ICCTA Pacesetter Award
Lynette M. Gage
Advocate for persons with disabilities
Southwestern Illinois College (1999)
Lynette Gage's story is distinguished by her
perseverance in the face of overwhelming physical odds.
At the age of 10, she was thrown from a horse and sustained a brain injury
that left her in a coma for three months. Partially paralyzed and unable to speak,
she had to re-learn many basic movements, including swallowing, sitting and walking.
Her experiences have led her to become a national voice for people with disabilities.
"Because I understand what life is like both before and after disability, I know what
it is like to be different and how other people's attitudes affect one's self-esteem,"
Lynette Gage (left) accepts
her Pacesetter Award from
ICCTA past president Linden Warfel.
"In my public speaking, I encourage people to realize that the difficulties we face in
life are intended to make us better, not bitter," says Gage, who was named one of the
state's 10 Outstanding Young People by the Illinois Jaycees last year.
Gage notes that Southwestern Illinois College provided a sense of "community and
partnership" upon her transfer from the University of New Mexico in 1993. "Southwestern
provided the environment, the transition support team, and an extended family that
guided, nurtured and encouraged me.
"Because of my disability, I had to take fewer credits per semester, and it took me
eight years to complete all the requirements for my associate's degree," says Gage,
who received her associate degree from SWIC in December 1999. "I like to tell people
that I got my degree in three terms . . . Reagan, Bush and Clinton!"
Today, Gage regularly speaks to educators, civic clubs, and youth groups about
disability awareness. More than 2,000 area students have heard her motivational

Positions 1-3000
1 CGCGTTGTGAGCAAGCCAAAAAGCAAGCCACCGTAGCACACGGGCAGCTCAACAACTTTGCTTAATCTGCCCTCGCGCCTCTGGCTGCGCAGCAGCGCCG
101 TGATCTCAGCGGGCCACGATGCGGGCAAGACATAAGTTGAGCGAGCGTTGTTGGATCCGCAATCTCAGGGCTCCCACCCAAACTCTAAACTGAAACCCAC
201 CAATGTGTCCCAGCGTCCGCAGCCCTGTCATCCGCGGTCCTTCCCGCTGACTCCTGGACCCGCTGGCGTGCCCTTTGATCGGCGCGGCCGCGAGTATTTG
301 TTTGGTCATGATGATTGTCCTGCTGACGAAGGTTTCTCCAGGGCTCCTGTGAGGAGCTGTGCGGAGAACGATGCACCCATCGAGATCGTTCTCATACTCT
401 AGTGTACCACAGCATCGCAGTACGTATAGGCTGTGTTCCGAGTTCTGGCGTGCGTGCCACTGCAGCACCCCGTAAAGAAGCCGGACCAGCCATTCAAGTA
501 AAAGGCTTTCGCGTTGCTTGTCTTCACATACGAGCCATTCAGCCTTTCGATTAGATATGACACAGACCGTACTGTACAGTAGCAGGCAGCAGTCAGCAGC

comments about success and self-esteem.
A 1996 graduate of Partners in Policymaking, an eight-month leadership training program
for advocates, she is also a member of the Speakers Bureau for the Illinois Council on
Gage's volunteer efforts also include serving as vice president of the O'Fallon Jaycees
chapter and as a greeter, usher, and member of the hospitality committee of St. Clare
Church. In addition, she sits on the boards of the Victorious Missionaries and the
Mounted Miracles, a therapeutic riding program.
Outside of the advocacy arena, Gage works as an instructional aide at Marie Schaefer
Middle School and as an aerobics instructor for active older adults at the O'Fallon YMCA.
"Whether in the classroom, at a local, state or national meeting, or in her church,
Ms. Gage represents the finest ideals of the community college system," said Nick J.
Mance, chair of the SWIC Board of Trustees.
For additional information on ICCTA's Pacesetter
Award, please contact
Kim Villanueva at 217-528-2858, ext. 1.
Illinois Community College Trustees Association|
401 E. Capitol Ave., Suite 200
Springfield, IL 62701-1711
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